Newspaper of The New York Herald, October 8, 1861, Page 1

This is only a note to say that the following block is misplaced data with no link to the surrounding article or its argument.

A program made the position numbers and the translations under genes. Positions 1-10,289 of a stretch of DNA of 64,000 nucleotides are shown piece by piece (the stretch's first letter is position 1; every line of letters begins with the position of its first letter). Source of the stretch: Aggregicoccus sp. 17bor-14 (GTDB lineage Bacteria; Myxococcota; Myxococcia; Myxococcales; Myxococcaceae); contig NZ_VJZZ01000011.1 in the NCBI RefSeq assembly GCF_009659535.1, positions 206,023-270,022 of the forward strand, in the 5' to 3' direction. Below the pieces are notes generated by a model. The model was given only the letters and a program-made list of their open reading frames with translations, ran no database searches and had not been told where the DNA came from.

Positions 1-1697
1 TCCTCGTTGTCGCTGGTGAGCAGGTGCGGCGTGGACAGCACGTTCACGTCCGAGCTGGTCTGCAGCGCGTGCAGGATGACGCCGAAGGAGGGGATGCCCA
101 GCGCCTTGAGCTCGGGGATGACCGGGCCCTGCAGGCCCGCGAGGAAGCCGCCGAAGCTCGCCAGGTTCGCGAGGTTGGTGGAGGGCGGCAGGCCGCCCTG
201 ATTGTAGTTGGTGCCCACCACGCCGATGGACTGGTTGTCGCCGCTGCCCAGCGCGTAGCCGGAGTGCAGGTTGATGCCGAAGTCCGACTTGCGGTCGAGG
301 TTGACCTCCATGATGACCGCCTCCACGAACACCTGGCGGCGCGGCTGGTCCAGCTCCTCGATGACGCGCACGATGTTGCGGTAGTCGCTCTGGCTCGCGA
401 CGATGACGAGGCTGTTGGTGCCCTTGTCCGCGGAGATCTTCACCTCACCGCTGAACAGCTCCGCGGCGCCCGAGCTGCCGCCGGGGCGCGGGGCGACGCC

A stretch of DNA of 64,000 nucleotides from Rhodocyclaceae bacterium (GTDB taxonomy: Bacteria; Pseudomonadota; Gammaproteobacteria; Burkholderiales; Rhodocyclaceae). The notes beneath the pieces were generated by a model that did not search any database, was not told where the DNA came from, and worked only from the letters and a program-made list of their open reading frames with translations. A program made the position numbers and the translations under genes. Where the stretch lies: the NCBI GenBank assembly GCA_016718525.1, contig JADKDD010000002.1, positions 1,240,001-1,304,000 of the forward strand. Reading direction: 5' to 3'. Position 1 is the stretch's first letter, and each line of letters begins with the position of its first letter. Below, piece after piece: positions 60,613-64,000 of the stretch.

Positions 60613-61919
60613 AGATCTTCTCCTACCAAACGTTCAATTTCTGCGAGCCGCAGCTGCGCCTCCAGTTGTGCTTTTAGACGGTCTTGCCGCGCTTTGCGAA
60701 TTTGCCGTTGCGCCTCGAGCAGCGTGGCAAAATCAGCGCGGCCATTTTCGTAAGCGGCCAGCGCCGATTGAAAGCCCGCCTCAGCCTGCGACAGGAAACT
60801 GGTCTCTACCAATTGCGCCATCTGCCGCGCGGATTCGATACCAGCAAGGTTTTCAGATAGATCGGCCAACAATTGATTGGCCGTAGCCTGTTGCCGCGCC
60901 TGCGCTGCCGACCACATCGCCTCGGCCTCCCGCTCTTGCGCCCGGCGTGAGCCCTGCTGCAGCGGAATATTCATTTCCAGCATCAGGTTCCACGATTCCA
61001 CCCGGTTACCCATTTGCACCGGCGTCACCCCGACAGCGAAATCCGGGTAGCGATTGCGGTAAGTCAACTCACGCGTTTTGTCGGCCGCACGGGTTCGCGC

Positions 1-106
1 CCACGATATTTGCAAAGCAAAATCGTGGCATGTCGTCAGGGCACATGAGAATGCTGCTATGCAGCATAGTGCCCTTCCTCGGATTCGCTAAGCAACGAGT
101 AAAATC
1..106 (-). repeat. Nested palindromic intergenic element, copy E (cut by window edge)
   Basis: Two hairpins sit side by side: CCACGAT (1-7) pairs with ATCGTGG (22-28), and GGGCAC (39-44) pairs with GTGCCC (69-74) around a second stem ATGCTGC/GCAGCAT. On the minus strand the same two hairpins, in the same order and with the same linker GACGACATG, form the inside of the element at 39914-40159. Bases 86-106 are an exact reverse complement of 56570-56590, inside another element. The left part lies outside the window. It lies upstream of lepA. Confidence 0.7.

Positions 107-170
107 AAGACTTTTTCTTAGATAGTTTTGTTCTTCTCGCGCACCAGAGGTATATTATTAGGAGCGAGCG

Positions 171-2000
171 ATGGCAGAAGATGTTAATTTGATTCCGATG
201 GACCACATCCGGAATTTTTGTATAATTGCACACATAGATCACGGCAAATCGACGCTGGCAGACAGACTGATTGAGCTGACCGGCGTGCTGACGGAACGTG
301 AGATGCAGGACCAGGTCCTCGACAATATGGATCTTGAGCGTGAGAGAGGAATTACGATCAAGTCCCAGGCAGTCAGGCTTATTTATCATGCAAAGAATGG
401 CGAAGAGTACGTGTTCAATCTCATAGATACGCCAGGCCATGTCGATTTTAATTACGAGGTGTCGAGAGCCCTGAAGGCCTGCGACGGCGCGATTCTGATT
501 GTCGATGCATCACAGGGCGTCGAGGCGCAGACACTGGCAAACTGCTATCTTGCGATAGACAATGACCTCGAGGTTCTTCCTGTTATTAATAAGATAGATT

Newspaper of The New York Herald dated October 8, 1861 Page 1